You don't need to have lots of full client nodes.
Nowadays you can download the light-client version, which implementing Merkle Tree structures, lets nodes to don't be obligated to store ALL of the data on it's hard drive.
Some use cases for a fully light client, and how the light client meets those use cases, include:
- A light client wants to know the state of an account (nonce, balance, code or storage index) at a particular time. The light client can simply recursively download trie nodes from the state root until it gets to the desired value.
- A light client wants to check that a transaction was confirmed. The light client can simply ask the network for the index and block number of that transaction, and recursively download transaction trie nodes to check for availability.
The first three light client protocols require a logarithmic amount of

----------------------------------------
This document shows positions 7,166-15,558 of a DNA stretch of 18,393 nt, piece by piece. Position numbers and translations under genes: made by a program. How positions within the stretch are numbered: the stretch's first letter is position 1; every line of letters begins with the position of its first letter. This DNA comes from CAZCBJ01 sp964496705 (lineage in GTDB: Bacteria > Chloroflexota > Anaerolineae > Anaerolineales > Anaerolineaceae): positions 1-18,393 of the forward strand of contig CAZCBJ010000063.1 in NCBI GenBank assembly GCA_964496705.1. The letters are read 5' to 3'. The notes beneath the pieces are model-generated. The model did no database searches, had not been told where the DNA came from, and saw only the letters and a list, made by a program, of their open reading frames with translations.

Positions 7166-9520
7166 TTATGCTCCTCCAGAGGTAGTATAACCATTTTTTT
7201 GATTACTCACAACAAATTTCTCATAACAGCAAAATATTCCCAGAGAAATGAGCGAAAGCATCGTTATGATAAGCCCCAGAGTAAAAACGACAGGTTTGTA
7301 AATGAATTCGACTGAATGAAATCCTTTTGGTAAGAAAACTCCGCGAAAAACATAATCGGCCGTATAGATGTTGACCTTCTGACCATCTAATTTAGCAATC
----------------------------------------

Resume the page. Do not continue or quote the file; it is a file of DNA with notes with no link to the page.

data access and computation; the fourth requires ~O(sqrt(N)) since
bloom filters are only a two-level structure, although this can be
improved to O(log(N)) if the light client is willing to rely on
multiple providers to point to "interesting" transaction indices and
decommission providers if they are revealed to have missed a
transaction. The first protocol is useful to simply check up on state,
and the second in consumer-merchant scenarios to check that a
transaction was validated. The third protocol allows Ethereum light
clients to collectively validate blocks with a very low degree of
- In Bitcoin, for example, a miner can create a block that gives the miner an excessive amount of transaction fees, and there would be no way for light nodes to detect this themselves, or upon seeing an honest full node detect it verify a proof of invalidity. In Ethereum, if a block is invalid, it must contain an invalid state transition at some index, and so a light client that happens to be verifying that index can see that something is wrong, either because the proof step does not check out, or because data is unavailable, and that client can then raise the alarm.
Here you got full info of how a light-client is implemented with Merkle Trees:
Hope it helps!